Thursday, October 05, 2006

How the IGP was passed...

a pretty good article from CBS News here. Some excerpts:

All of this came to a screeching halt last weekend, when an unexpected confluence of political events led Congress to stick a provision into a port security bill at the 11th hour — one that's designed to shut down Internet gaming in the United States.

There were no hearings and no debate in the Senate, originally created by the Constitutional framers to be the "world's greatest deliberative body," where the potential passions of the mob as expressed by the larger, more populist House of Representatives, would be slowed down and moderated by the careful consideration intended by the rules of the Senate.

Not this time.

House Speaker Dennis Hastert, R-Ill., concerned that his involvement with the discredited Jack Abramoff (lobbyist for Indian gaming interests) might jeopardize his re-election prospects in November, instructed the House leadership to pass a bill restricting Internet gaming in the United States — no matter what it took. The House did just that.

Senate Majority Leader Bill Frist, R-Tenn., who would love to run for President in 2008, was eager to do the same in the Senate to show the vocal Christian right wing of his party that he shares their aversion to gambling. (Remember the Reagan days, when the conservative wing of the Republican Party won elections by railing against big government meddling in people’s lives? I guess those folks will have to vote Democratic now.)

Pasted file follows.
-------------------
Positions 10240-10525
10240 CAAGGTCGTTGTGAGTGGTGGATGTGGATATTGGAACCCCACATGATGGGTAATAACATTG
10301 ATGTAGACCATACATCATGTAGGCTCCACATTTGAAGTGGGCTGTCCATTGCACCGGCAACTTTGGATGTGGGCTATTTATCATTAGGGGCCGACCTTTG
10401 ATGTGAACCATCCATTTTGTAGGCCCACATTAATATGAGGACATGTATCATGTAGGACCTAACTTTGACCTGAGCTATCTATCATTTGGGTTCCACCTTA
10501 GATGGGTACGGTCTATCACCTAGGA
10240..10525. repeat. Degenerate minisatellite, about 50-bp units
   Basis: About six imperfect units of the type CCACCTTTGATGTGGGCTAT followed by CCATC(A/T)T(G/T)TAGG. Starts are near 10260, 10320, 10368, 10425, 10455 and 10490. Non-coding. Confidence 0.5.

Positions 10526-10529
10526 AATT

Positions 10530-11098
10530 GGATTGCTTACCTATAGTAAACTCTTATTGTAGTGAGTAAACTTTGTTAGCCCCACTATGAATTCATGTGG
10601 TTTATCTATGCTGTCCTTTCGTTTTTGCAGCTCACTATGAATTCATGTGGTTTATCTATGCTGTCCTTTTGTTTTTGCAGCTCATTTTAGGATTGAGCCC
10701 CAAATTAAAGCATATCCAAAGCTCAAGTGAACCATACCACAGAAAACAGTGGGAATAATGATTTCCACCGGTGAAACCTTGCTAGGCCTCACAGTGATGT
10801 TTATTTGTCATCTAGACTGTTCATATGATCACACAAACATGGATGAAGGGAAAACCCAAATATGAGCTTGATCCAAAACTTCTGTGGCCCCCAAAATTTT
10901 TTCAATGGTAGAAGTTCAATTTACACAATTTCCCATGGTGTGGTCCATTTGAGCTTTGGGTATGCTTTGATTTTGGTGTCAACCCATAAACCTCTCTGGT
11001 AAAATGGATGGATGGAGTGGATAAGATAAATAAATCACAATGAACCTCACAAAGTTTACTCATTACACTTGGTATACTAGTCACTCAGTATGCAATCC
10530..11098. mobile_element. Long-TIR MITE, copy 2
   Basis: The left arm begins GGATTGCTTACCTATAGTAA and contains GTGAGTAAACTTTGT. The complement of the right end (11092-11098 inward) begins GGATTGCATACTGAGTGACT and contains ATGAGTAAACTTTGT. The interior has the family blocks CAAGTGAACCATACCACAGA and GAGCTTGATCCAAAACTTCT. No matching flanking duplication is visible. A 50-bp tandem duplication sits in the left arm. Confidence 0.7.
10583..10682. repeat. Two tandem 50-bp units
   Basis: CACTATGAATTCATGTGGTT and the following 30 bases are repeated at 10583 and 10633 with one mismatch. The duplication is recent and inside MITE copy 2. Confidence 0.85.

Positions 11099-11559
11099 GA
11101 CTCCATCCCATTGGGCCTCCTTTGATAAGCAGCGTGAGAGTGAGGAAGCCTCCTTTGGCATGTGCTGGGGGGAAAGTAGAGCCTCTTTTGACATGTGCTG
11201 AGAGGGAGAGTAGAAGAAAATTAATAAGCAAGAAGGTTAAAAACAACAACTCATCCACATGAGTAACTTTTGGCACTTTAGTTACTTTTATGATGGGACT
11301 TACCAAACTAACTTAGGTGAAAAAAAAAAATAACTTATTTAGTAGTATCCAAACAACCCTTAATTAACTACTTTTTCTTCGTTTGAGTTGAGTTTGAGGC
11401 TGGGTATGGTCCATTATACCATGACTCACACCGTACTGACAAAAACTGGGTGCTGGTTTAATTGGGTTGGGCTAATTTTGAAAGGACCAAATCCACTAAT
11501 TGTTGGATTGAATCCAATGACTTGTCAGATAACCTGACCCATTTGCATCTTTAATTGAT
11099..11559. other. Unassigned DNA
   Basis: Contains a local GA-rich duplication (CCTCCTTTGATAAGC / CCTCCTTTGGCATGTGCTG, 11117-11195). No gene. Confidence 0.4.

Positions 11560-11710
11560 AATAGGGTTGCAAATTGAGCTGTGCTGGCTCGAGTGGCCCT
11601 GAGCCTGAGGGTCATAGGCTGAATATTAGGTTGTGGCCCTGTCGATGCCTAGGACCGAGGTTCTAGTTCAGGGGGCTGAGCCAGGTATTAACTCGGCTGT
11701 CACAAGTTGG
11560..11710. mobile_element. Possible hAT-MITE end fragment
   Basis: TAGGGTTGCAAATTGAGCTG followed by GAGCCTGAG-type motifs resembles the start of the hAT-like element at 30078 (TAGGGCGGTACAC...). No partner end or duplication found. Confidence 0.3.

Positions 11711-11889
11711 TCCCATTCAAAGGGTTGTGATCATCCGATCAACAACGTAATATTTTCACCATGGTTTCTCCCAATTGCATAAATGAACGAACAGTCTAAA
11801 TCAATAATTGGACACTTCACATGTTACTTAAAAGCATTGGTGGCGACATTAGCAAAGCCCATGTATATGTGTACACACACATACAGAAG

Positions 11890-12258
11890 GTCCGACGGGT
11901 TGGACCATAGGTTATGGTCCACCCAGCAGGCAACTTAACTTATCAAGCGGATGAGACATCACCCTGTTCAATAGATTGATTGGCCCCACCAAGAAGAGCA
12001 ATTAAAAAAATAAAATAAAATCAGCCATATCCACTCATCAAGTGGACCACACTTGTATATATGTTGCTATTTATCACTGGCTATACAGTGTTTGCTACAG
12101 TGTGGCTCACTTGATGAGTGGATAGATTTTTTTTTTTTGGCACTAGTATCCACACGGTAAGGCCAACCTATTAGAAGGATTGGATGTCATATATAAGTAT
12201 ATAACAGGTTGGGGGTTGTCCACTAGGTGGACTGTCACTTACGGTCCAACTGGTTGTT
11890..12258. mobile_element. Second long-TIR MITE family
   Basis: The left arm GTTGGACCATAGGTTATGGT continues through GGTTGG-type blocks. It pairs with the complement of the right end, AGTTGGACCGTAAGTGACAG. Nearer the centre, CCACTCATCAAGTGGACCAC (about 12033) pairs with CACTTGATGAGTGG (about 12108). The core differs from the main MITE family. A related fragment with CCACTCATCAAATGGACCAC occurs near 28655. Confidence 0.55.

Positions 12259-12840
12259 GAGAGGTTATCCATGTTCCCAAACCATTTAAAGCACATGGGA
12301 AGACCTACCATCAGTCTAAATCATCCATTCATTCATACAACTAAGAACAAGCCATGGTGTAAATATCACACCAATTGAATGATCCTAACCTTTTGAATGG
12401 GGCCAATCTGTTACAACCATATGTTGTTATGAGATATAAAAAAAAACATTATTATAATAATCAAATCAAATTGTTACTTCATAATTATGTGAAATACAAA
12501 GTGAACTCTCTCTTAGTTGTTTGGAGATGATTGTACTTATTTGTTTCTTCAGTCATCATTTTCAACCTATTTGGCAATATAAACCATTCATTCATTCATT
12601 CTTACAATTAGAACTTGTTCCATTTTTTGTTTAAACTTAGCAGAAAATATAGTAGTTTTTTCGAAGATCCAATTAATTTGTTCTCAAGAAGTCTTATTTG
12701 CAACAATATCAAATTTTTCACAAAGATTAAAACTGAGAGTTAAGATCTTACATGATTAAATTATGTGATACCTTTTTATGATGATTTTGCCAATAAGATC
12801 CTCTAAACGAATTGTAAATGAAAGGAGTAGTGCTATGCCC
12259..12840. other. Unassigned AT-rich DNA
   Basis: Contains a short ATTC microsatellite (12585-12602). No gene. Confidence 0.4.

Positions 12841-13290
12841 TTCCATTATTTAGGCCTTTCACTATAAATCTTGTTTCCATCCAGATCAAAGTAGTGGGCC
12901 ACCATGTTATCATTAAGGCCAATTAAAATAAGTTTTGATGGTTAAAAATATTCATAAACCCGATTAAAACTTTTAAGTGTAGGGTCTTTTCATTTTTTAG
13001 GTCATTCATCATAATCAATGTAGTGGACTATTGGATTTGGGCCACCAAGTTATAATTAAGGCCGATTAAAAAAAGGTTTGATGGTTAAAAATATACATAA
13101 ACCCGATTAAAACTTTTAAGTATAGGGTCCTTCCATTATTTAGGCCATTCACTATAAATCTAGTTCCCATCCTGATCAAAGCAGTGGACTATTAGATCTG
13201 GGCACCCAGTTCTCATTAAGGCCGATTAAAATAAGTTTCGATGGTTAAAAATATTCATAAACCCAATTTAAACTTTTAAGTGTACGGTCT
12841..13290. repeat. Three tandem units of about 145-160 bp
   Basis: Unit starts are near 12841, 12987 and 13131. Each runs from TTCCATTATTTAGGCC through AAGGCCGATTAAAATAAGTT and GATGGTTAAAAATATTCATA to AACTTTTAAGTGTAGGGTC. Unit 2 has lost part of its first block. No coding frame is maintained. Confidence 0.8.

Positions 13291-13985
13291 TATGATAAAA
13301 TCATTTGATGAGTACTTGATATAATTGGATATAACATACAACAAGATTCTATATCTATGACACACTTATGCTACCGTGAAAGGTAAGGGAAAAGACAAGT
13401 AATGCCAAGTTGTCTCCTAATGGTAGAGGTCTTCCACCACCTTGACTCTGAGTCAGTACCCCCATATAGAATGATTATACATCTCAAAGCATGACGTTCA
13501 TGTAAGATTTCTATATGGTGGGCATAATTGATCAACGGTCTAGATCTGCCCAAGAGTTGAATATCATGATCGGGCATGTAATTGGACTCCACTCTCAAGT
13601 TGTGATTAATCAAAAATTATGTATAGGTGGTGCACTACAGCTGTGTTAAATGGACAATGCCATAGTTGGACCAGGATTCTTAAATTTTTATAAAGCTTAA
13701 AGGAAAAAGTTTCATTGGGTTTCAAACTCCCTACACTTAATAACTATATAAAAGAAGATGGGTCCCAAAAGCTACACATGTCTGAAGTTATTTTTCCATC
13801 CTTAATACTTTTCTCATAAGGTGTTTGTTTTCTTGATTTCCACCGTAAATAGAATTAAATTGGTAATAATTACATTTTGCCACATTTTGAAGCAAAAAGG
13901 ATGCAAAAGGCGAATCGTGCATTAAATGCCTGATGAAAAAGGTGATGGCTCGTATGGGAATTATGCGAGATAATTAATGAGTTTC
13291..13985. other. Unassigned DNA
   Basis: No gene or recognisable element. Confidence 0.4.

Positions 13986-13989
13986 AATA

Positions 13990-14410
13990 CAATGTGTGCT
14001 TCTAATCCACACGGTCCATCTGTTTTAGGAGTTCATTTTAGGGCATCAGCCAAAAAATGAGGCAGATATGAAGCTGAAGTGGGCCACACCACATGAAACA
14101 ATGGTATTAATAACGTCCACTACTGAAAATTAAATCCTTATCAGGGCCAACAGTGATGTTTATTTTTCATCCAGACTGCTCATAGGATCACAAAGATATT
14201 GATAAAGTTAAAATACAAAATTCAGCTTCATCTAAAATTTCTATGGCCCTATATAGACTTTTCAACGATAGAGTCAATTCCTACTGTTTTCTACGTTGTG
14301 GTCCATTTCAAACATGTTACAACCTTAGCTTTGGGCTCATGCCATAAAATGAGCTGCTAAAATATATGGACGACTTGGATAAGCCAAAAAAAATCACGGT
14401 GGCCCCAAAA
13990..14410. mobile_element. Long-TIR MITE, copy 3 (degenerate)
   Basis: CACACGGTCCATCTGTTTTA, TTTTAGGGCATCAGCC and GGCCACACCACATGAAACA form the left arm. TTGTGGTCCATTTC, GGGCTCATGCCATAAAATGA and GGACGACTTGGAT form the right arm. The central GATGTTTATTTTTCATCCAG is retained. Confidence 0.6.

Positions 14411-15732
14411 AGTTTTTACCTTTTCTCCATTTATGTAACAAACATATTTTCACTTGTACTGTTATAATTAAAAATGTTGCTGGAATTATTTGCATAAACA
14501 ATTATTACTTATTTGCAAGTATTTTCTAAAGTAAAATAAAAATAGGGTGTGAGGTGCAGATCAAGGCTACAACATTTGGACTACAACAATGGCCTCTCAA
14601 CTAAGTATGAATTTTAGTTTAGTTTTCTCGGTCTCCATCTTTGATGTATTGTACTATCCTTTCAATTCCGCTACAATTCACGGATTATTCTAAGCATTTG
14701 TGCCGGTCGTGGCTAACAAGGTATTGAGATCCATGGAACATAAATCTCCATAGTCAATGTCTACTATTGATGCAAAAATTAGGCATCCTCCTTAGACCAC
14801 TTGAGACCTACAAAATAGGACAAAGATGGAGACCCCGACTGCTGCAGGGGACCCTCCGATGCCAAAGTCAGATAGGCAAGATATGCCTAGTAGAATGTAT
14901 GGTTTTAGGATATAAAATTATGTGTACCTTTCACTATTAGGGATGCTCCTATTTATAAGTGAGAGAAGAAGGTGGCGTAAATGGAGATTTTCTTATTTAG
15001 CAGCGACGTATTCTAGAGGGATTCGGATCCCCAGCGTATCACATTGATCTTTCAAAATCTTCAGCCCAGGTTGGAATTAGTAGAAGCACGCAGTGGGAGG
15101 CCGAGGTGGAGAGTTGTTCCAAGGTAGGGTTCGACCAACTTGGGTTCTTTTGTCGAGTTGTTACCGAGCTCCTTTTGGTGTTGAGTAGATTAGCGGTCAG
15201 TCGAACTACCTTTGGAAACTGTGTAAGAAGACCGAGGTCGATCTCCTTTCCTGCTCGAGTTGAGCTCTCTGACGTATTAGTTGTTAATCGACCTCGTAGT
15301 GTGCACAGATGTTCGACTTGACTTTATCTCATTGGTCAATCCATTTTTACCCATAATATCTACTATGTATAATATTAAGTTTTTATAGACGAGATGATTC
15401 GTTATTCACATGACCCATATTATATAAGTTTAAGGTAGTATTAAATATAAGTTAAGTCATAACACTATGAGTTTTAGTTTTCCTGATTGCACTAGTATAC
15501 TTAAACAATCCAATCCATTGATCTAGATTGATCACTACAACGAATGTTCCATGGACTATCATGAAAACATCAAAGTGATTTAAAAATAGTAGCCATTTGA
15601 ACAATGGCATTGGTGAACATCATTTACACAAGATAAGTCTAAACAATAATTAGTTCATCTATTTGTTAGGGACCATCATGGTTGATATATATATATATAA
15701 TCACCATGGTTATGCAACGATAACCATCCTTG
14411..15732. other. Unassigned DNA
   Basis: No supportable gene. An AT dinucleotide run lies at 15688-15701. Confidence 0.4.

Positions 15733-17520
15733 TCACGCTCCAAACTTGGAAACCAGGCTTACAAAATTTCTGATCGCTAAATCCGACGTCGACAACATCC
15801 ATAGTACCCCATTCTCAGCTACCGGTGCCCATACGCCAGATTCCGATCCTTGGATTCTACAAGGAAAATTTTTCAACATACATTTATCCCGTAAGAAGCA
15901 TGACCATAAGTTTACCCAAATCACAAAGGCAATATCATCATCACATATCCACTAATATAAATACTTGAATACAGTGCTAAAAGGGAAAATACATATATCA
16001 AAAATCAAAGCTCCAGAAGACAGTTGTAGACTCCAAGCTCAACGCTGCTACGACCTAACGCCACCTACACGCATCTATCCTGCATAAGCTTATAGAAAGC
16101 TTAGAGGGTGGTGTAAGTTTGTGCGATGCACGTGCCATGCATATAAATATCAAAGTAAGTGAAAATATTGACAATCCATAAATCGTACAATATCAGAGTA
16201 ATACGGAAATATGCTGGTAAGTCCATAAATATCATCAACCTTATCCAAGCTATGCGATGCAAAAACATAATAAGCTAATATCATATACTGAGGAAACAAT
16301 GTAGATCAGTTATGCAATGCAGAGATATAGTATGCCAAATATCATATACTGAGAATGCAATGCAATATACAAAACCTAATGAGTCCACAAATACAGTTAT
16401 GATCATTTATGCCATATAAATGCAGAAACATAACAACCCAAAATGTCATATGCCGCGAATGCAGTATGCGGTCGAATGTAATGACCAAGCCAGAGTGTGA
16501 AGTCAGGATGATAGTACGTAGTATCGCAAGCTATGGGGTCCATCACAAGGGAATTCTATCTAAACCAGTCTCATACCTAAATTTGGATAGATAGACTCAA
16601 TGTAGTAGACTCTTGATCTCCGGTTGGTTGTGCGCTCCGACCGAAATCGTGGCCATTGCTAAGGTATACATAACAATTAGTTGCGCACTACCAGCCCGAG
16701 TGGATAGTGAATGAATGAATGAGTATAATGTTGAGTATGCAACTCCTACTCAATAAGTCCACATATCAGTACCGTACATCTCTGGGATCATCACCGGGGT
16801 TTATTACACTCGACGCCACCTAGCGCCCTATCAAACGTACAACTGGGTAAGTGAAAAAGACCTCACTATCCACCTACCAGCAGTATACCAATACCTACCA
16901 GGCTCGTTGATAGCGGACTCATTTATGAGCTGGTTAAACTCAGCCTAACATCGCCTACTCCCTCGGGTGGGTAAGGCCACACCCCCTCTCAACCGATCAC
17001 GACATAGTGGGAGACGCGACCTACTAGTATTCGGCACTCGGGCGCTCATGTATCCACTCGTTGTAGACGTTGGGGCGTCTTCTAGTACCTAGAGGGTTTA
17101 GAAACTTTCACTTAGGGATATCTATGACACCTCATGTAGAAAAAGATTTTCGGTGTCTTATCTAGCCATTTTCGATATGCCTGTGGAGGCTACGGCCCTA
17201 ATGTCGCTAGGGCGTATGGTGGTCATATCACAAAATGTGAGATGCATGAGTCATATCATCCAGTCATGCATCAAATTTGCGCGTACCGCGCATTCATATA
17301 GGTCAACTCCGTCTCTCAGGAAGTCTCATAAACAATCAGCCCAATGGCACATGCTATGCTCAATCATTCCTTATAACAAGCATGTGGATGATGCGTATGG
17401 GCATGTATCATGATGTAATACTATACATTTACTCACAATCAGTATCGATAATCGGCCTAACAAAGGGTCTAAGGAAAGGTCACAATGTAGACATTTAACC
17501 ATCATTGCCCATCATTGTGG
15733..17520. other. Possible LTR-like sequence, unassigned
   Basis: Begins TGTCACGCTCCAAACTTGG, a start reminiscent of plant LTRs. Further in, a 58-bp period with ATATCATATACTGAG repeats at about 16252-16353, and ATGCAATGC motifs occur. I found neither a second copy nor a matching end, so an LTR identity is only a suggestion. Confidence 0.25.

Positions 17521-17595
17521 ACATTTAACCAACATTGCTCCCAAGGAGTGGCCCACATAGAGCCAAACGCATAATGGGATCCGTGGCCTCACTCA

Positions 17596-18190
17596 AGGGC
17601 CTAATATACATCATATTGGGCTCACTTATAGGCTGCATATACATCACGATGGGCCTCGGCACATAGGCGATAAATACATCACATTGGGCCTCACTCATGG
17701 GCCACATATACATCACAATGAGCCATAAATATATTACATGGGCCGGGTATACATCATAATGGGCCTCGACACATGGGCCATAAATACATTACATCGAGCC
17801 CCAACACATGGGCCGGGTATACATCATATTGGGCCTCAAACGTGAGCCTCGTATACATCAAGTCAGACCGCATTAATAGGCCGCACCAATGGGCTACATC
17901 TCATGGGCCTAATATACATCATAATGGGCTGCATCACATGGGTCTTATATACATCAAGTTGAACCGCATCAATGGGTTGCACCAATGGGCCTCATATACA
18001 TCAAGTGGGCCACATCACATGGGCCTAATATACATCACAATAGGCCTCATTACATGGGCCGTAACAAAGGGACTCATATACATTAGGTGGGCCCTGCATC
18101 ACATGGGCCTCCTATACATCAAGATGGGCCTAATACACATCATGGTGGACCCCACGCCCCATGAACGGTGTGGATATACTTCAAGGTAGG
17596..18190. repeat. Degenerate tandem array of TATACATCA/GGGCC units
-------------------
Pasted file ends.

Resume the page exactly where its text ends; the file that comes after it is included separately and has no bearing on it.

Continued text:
But Frist could not move a bill through committee and onto the floor prior to the November elections. So he found a way to slide a provision into an unrelated bill designed to increase security at America’s ports, without any hearings or debate. At the last moment, just before Congress recessed so Hastert and Frist and their colleagues could go home to campaign for re-election, the Senate passed the port security bill, including the Internet gaming provisions.,,

...Technically, the new law does not make it illegal to play poker on the Internet. Instead, it makes it illegal for any bank, credit card company or other financial intermediary to process transfers to or from an Internet gaming site.

In other words, there is no practical, safe way to legally deposit money into your PokerStars account to play in a tournament or take money out if you win.

The word on the street is that three of the largest Internet poker sites — PokerStars, Party Poker (note from Fred: already happened with Party) and Pacific Poker — will shortly announce that they are withdrawing from the U.S. market. The last of the major sites, Full Tilt Poker, is on the fence about what to do....

...I predict things will not stay this way for long. Once the election is over, those with an economic interest in the poker industry (including the banks and credit-card companies) will prevail on Congress to replace this hastily contrived political fix with a more sensible legislation that legalizes, regulates and taxes online gaming....
I hope the writer, Ken Adams, is right, with that last opinion. But it's a helluva lot harder to get a law changed than to get it enacted...

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